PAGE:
Functions of two variables, continuity

1. Apr 14, 2010

jbarbarez

Consider the following functions each of which is defined on the x - y plane

f1(x) = (x-y)/(x+y) if x + y is not 0 and otherwise f1(x,y) = 0

f2(x,y) = (xy)/(x^2 + y^2) if (x,y) is not (0,0) and otherwise f2(0,0) = 0

f3(x,y) = (x^3 - y^3)/(x^2 + y^2) if (x,y) is not (0,0), and otherwise f3(0,0) is 0

Which of these is continuous

A) none B) f1 only C) f2 only D) f3 only E) all three

I know the defination of continuity for a single variable is the lim as x-> a of f(x) = f(a)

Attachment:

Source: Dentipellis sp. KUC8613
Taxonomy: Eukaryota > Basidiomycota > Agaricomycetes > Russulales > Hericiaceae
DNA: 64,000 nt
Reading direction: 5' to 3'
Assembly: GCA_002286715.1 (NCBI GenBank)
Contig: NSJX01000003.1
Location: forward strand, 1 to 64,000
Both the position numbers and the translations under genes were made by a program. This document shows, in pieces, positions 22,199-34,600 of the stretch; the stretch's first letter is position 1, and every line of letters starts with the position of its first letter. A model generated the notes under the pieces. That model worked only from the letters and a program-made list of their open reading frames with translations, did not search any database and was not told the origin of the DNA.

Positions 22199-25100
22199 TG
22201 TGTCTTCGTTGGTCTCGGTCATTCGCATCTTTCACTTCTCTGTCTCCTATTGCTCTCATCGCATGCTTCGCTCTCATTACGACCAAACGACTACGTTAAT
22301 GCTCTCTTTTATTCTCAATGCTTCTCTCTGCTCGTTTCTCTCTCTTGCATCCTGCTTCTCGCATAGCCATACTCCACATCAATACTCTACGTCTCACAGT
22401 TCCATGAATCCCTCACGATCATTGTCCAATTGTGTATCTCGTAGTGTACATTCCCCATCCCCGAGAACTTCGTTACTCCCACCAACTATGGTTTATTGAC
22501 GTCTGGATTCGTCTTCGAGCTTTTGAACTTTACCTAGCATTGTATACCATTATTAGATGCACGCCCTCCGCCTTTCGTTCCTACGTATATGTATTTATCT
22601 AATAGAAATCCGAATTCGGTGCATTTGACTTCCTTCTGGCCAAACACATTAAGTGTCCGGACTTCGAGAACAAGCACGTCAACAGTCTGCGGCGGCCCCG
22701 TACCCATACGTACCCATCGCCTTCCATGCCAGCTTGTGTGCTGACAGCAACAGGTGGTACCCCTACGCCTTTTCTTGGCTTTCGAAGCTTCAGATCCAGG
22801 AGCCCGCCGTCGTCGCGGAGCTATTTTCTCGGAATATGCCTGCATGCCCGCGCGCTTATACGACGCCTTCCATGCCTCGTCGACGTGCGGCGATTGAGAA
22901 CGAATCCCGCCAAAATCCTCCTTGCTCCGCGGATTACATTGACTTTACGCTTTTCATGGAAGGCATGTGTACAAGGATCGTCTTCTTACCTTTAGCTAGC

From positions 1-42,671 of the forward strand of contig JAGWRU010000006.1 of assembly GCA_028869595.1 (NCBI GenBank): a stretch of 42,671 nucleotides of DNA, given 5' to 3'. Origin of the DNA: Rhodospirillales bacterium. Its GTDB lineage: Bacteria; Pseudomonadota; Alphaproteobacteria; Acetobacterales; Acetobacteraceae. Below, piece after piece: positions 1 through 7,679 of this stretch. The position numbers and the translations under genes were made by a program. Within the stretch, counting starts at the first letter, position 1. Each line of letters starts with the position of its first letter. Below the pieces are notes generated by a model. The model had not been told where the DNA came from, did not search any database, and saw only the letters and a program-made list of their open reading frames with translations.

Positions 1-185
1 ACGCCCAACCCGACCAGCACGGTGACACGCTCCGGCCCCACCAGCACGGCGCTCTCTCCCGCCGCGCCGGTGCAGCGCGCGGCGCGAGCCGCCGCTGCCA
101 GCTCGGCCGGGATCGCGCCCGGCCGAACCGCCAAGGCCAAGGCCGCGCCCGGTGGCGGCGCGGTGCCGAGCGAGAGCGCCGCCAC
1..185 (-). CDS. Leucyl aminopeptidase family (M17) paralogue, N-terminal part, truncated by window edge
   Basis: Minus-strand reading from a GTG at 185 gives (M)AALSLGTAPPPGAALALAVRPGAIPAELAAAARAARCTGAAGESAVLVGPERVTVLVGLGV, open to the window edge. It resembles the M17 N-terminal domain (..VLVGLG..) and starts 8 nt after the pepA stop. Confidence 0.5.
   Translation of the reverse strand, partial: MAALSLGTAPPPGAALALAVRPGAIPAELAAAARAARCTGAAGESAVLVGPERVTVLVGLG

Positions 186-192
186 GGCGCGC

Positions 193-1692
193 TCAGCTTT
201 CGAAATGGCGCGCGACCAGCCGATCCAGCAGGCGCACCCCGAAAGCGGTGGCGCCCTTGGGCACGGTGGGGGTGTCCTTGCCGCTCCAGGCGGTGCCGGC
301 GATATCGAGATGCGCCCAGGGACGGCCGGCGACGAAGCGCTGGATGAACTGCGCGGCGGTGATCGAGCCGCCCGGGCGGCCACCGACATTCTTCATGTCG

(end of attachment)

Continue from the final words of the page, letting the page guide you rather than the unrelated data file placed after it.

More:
So i assume for two variables it should be the lim as (x,y) -> (a,b) of f(x,y) = f(a,b)

But I am not sure how to figure this out can someone help out please

2. Apr 15, 2010

ystael

You have the correct definition: if $$U$$ is an open set in $$\mathbb{R}^2$$ and $$(a, b) \in U$$, then $$f: U \to \mathbb{R}$$ is continuous at $$(a, b)$$ if $$\lim_{(x, y) \to (a, b)} f(x, y)$$ exists and equals $$f(a, b)$$.

A good way to detect that a function of two real variables is not continuous at a point is to find the limit as you approach the point along lines of different slopes. Often the behavior of the function will be different along different lines.

To prove that a function is continuous at a point, if you don't have another handle on it (such as, the function is built using arithmetic operations and composition on functions that are known to be continuous), start with the epsilon-delta definition of limit.